Loath
Loath Loath (l[=o]th), a. [OE. looth, loth, AS. l[=a][eth] hostile, odious; akin to OS. l[=a][eth], G. leid, Icel. lei[eth]r, Sw. led, G. leiden to suffer, OHG. l[=i]dan to suffer, go, cf. AS. l[=i][eth]an to go, Goth. leipan, and E. lead to guide.] 1. Hateful; odious; disliked. [Obs.] --Chaucer. [1913 Webster]

2. Filled with disgust or aversion; averse; unwilling; reluctant; as, loath to part. [1913 Webster]

Full loth were him to curse for his tithes. --Chaucer. [1913 Webster]

Why, then, though loath, yet must I be content. --Shak. [1913 Webster]


The Collaborative International Dictionary of English. 2000.

Synonyms:

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  • loath — loath; loath·er; loath·ful; loath·ing; loath·ing·ly; loath·ness; loath·some; loath·some·ly; loath·some·ness; loath·ly; …   English syllables

  • loath — loth [ləuθ US louθ] adj [: Old English; Origin: lath] be loath to do sth formal to be unwilling to do something = ↑reluctant ▪ Sarah was loath to tell her mother what had happened …   Dictionary of contemporary English

  • loath — [ louθ ] adjective FORMAL very unwilling to do something: RELUCTANT: loath to do something: Officials are loath to acknowledge the extent of their involvement …   Usage of the words and phrases in modern English

  • loath — meaning ‘averse, reluctant’, as in loath to comment, is spelt loath, not loth, and is pronounced lohth (like both). It should be distinguished from the verb loathe meaning ‘to hate’, which is pronounced lohdh. The adjective loathsome, meaning… …   Modern English usage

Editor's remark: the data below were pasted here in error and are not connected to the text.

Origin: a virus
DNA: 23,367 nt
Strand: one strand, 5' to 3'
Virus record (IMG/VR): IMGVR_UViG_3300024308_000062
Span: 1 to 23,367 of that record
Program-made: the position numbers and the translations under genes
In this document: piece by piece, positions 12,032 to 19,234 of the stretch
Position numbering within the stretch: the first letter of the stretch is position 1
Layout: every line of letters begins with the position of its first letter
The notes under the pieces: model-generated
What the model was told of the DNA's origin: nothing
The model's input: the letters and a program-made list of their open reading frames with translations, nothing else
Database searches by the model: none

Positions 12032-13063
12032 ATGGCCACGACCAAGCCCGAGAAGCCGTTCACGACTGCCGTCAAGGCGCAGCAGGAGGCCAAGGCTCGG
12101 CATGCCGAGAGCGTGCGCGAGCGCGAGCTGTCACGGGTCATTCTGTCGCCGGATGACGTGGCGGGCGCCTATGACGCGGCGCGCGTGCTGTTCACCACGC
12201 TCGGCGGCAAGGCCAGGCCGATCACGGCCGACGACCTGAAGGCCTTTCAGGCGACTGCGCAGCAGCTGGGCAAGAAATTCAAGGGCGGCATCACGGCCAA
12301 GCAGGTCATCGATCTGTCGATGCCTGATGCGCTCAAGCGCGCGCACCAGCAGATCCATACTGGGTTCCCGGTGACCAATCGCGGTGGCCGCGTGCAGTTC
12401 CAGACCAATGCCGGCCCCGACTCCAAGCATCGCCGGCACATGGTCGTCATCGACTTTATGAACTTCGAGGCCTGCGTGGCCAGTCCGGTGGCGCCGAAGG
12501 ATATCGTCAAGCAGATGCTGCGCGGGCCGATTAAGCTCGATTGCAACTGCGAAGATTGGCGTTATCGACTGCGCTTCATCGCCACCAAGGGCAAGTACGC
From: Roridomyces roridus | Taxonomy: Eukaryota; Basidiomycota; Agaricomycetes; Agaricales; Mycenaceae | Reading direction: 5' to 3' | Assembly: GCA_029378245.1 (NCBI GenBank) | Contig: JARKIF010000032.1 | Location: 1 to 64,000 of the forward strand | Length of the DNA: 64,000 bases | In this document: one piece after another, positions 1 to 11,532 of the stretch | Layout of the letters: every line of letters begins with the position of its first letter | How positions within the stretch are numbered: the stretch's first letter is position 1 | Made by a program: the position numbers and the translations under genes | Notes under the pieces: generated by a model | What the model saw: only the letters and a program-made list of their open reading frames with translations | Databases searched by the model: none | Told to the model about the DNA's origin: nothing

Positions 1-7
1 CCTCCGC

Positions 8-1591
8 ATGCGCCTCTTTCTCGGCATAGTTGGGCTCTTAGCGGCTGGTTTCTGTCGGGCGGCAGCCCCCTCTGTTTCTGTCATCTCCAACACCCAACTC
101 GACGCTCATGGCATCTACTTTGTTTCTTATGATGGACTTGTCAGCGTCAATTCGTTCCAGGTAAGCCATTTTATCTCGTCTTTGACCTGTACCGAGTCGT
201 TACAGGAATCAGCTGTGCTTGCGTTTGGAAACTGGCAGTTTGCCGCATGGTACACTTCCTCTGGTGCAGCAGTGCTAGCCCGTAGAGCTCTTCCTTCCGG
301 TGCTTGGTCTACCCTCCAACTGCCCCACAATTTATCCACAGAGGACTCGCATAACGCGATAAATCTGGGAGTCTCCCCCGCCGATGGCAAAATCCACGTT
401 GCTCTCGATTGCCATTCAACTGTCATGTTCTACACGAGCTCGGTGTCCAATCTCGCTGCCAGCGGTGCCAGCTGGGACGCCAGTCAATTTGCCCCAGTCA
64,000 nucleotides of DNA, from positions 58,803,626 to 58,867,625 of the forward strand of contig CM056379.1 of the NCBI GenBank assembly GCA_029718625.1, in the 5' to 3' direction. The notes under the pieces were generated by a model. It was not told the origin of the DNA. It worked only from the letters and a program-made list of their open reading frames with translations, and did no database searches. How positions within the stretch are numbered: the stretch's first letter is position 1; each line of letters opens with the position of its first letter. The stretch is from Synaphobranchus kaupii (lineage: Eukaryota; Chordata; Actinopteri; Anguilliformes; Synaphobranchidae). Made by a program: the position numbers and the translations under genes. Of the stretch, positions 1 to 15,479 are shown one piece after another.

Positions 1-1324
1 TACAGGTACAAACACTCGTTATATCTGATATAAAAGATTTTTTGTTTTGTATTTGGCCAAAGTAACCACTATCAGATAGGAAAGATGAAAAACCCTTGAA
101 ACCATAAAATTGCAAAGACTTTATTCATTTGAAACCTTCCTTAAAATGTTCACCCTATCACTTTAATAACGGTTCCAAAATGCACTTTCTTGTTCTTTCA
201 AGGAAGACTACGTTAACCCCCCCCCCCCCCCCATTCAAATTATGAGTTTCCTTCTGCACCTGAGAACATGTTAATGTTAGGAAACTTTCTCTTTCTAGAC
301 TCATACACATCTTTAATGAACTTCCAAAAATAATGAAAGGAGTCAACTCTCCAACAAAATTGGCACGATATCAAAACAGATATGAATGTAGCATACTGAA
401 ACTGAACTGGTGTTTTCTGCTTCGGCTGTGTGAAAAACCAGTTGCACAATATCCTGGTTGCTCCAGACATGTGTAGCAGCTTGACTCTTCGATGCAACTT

• loath — [lōth, lōth] adj. [ME loth < OE lath, hostile, hateful, akin to Ger leid, sorrow (orig. adj.) < IE base * leit , to detest, abhor > Gr aleitēs, sinner] unwilling; reluctant: usually followed by an infinitive [to be loath to depart] SYN.… …   English World dictionary

  • loath — (adj.) O.E. lað hated; hateful; hostile; repulsive, from P.Gmc. *laithaz (Cf. O.S., O.Fris. leth loathsome, O.N. leiðr hateful, hostile, loathed; M.Du. lelijc, Du. leelijk ugly; O.H.G. leid sorrowful, hateful, offensive, grievous, Ger. Leid sor …   Etymology dictionary

  • loath — (also loth) ► ADJECTIVE ▪ reluctant; unwilling: I was loath to leave. ORIGIN Old English, «hostile» …   English terms dictionary

  • loath — index averse, disinclined, disobedient, dissident, hesitant, renitent, restive Burton s Legal Thesaurus. William C. Burton …   Law dictionary

  • loath — *disinclined, indisposed, averse, hesitant, reluctant Analogous words: *adverse, averse: *antipathetic, unsympathetic, averse Antonyms: anxious Contrasted words: *eager, keen, avid: desiring or desirous, wishing, wanting (see corresponding verbs… …   New Dictionary of Synonyms

  • loath — [adj] against, averse afraid, counter, disinclined, hesitant, indisposed, opposed, reluctant, remiss, resisting, uneager, unwilling; concepts 29,542 Ant. approving, for, unopposed, willing …   New thesaurus

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